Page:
optimistic bias

optimistic bias

(op″tĭ-mis′tik)
The tendency of people beginning a course of treatment to assume that it will succeed even when the outcome is uncertain. Thus investigators tend to assume that their research will yield positive findings.
References in periodicals archive ?
2012) [5] Weinstein and Lyon, Mindset, Optimistic Bias About Personal Risk and Health-Protective Behavior (British Journal of Health Psychology, Nov.
That is an optimistic bias, since it is easy to explain how a deterioration in Britain's trading relationship with the EU will hit the efficiency of supply chains and production, but difficult to see productivity gains from Brexit.
Do moderators of the optimistic bias affect personal or target risk estimates?
We examine the optimistic bias (OB) for an impersonal risk, the first-person perception (FPP) of an impersonal risk, and the influence of media reporting and proximity of an impersonal risk on FPP and OB.
Be aware, for example, that information coming from distributors and wholesalers may be filtered through their overly optimistic bias in judgment.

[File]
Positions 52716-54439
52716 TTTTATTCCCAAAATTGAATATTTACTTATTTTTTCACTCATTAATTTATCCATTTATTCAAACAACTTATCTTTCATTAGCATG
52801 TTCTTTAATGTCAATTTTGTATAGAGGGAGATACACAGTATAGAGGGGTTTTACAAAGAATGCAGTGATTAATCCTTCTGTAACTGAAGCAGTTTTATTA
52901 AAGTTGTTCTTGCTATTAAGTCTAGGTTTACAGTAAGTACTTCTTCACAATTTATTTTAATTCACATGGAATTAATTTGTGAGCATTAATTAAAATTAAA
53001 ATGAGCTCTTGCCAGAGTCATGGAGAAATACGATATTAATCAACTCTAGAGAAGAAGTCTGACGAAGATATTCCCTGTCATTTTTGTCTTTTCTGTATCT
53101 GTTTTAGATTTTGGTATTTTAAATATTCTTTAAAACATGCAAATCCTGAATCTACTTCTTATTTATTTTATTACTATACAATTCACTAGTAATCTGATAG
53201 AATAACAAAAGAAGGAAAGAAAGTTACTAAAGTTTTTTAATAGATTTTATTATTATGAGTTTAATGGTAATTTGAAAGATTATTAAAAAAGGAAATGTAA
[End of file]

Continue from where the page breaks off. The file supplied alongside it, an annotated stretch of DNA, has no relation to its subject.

A pro-innovation bias reflects a dominant optimistic bias in modern society in favor of scientific and technological innovations (Flyvbjerg 2008; Gripenberg, Sveiby, & Segercrantz 2012; Kahneman 2011; Lovallo & Kahneman 2003).
Hobbs was back in the winner's enclosure half an hour later after the conditional riders' handicap hurdle, although this time it was for a share of first place with Sykes and Ciaran Gethings dead-heating with the Jonjo O'Neilltrained Optimistic Bias, who was ridden by Paddy Cowley.
The existence of optimistic bias has spanned administrations.
An example question of an optimistic bias question is: "Compared to other people of my same age and sex (gender), I am less likely than they are to get diabetes.
Direct-to-Consumer Advertising and Consumers' Optimistic Bias About the Further Risk of Depression: The Moderating Role of Advertising Skepticism.
Optimistic bias -- The belief that everything will be alright despite the fact that people take health risks
The planning fallacy is "only one of the manifestations of a pervasive optimistic bias," he writes, which "may well be the most significant of the cognitive biases.